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With God on Our Side: George W. Bush and the Rise of the Religious Right in America (2004)

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Credited cast:
Himself (archive footage)
Himself (archive footage)
Himself - Narrator
Jerry Falwell ...
Billy Graham ...
Himself (archive footage)
Tim LaHaye ...
Himself (as Reverend Tim LaHaye)
Himself (archive footage)
Pat Robertson ...
Himself (archive footage)
Paul Weyrich ...


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Release Date:

1 November 2004 (UK)  »

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Did You Know?


Channel 4 in the UK broadcast this film on 1 November 2004, the eve of the U.S. presidential election, 2 November 2004. See more »


Features The 700 Club (1966) See more »


How Great Thou Art
Traditional Swedish tune, lyrics by Carl Gustav Boberg, English lyrics by Stuart K. Hine
Courtesy of Manna Music, Inc.
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User Reviews

its straightforward presentation makes it that much more absorbing... and frightening
19 April 2010 | by (United States) – See all my reviews

For those looking for a much more in-depth analysis (like the filmmakers' previous mini-series on the Religious Right in party politics in America), this documentary might seem a little too short, or perhaps not focus quite enough on George W. Bush. But the film does work well at illustrating how deep the evangelicals have kept their fingers, more or less, into the American political system over the years. One sees how they tried to latch onto Nixon and how that (didn't) work, or how they wanted to cling to Carter until they realized (gasp) he was a democrat. More complex is how they had to go around with Regan, who promised some things but didn't deliver and whose vice president was a limp noodle who didn't really serve their interests once in office (albeit the religious right made up a lot of Bush Sr's vote in 88).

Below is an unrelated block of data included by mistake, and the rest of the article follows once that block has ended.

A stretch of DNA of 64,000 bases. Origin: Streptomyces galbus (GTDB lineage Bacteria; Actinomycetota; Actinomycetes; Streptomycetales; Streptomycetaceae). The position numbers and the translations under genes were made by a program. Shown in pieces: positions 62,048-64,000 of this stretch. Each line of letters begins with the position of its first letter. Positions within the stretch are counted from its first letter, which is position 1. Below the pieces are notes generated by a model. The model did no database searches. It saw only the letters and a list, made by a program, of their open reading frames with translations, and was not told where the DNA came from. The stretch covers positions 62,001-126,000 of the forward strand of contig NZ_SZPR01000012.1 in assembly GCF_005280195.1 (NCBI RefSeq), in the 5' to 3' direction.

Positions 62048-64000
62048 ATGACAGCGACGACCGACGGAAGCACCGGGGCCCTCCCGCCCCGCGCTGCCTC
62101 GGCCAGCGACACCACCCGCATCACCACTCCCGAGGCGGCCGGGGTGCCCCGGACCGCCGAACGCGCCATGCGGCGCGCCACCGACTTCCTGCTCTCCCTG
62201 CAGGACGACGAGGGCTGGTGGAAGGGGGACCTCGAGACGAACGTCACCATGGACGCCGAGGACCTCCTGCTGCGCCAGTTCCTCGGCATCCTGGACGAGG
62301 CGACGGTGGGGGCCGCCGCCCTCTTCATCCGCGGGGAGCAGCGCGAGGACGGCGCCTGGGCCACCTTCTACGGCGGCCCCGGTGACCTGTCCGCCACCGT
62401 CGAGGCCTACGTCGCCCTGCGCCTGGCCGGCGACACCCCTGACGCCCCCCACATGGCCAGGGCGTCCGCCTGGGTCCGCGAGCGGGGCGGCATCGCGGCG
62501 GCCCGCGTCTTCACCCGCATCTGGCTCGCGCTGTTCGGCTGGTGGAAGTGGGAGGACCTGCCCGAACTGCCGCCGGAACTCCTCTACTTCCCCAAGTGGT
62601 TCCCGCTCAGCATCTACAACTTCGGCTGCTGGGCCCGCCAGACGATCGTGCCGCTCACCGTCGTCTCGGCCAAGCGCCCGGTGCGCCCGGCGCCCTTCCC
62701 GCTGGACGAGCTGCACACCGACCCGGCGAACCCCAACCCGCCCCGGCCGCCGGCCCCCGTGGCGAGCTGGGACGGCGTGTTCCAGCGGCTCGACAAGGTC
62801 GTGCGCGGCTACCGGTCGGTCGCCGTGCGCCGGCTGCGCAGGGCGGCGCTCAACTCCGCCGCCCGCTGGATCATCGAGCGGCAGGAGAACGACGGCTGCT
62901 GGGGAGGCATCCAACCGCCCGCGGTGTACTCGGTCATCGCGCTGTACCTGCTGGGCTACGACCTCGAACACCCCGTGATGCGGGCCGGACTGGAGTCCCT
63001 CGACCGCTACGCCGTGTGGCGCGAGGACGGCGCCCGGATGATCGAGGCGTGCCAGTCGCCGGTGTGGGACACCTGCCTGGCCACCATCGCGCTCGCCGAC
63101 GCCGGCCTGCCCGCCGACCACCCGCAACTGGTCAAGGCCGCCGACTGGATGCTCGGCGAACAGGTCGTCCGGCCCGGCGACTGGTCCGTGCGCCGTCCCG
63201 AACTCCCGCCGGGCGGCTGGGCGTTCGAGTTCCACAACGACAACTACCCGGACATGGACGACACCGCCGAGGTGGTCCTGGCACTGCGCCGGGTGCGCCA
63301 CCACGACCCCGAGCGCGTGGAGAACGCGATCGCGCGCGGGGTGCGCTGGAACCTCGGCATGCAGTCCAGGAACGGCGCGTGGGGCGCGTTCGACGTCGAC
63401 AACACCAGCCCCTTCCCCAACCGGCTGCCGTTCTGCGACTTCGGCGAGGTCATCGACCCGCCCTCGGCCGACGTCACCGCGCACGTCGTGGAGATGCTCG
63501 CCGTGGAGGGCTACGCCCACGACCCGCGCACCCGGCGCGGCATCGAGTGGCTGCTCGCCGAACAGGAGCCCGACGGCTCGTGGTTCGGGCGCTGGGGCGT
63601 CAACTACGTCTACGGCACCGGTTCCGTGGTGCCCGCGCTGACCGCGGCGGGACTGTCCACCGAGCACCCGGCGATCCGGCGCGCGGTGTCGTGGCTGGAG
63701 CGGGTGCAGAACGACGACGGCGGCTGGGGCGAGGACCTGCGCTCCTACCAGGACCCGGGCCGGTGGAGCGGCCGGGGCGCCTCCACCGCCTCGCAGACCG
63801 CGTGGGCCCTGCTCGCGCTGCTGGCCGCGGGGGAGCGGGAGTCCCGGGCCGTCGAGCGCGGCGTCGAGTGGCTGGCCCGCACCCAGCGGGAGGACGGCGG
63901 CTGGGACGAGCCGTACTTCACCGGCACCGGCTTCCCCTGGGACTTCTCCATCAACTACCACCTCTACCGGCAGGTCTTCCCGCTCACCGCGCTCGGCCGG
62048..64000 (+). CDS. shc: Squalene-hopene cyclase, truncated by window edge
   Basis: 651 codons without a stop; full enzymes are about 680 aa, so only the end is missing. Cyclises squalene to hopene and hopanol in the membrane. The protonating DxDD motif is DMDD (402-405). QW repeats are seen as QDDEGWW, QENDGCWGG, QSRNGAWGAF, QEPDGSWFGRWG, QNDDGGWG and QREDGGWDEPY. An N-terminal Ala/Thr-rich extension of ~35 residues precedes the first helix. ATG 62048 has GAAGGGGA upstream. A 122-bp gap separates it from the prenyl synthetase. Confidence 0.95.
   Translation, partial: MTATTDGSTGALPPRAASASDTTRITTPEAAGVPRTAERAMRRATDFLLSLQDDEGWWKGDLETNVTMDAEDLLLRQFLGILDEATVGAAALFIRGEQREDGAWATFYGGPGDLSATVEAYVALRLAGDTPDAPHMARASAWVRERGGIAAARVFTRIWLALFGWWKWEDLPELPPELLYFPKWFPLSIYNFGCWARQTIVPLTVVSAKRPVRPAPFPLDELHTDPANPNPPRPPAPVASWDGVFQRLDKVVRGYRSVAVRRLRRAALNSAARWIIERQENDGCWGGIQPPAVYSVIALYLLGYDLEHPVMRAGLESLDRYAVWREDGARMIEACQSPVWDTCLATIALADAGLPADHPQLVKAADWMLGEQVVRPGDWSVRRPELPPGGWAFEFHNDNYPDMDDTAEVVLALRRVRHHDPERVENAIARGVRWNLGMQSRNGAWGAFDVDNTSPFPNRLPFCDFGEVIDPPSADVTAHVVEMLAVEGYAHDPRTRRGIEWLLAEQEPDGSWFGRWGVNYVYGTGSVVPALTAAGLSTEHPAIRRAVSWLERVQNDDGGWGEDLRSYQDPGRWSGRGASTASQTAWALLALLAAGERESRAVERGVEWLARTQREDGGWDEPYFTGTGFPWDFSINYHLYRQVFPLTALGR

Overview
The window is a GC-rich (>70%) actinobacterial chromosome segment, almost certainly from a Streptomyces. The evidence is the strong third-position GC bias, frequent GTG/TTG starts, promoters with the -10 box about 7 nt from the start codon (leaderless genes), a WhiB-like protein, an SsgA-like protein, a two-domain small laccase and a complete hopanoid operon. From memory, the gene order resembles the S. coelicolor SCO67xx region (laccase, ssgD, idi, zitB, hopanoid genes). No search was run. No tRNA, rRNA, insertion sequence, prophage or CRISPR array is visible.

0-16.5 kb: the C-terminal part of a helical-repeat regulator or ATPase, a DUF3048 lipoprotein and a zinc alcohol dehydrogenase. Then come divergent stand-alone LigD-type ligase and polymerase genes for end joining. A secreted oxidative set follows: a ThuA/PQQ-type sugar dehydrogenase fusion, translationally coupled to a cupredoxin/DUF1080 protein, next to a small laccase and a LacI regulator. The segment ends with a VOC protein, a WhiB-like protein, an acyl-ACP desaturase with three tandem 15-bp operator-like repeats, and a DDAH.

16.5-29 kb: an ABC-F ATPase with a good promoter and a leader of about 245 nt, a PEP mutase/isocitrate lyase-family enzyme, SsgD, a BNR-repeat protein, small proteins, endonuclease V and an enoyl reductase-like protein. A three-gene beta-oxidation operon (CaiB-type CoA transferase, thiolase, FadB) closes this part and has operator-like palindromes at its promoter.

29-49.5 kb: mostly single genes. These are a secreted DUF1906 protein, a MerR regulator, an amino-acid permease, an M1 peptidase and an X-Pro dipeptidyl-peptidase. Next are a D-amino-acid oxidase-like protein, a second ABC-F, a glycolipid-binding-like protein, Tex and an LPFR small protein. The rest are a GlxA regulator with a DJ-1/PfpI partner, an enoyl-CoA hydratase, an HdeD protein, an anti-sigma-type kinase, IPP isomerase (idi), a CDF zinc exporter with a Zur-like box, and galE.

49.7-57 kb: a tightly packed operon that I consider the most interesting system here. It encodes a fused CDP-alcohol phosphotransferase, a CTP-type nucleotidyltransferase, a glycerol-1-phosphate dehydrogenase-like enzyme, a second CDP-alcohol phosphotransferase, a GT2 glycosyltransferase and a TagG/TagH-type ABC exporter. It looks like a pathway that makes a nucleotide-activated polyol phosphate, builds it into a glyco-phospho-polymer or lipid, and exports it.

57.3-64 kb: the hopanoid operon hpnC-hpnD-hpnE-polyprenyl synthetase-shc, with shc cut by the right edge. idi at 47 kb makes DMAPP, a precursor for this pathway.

But then there's George W., who is, for all of his faults (and heck knows how many there are), a genuine believer in the faith, a Born Again who traded in his booze for Jesus and became the blessed figure for evangelicals who felt that politics were corrupted by Clinton. What the film demonstrates is this history as it unfolds from one administration to the next, going into Bush's and, in its presentation is just giving the facts as they lay. There isn't any of the muckraking of Moore's films, and it's not exactly a propaganda film for the religious right either (perhaps people like Falwell and Pat Robertson saw it was British-made and thought it was down the line as journalism). There may be some bias just by presenting the story as is, of the tortured relationship between those firmly in power in the government and those who preach and want their own moral code and laws put into practice.

How the film will play to the audience will depend on perspective. If you're on the left and have seen over the years what Bush did to the country and what kind of nutty (and often hypocritical) hold the religious right has on politics, then it will be seen that way. But there could be some right-wingers who watch the film and, if not 100% approve, then at least not foam at the mouth in bile like they do at a Moore film or other. It just presents the story, gives some of the pivotal figures their turn to speak (often in some really too-close close-ups), and how the tide has ebbed and flowed, and finally reached its peak with Bush and his "flock". It's competently produced and does its best to be fair and balanced, if ultimately showing, ultimately, how calculated and cunning the religious right really was and still is depending on the moment.

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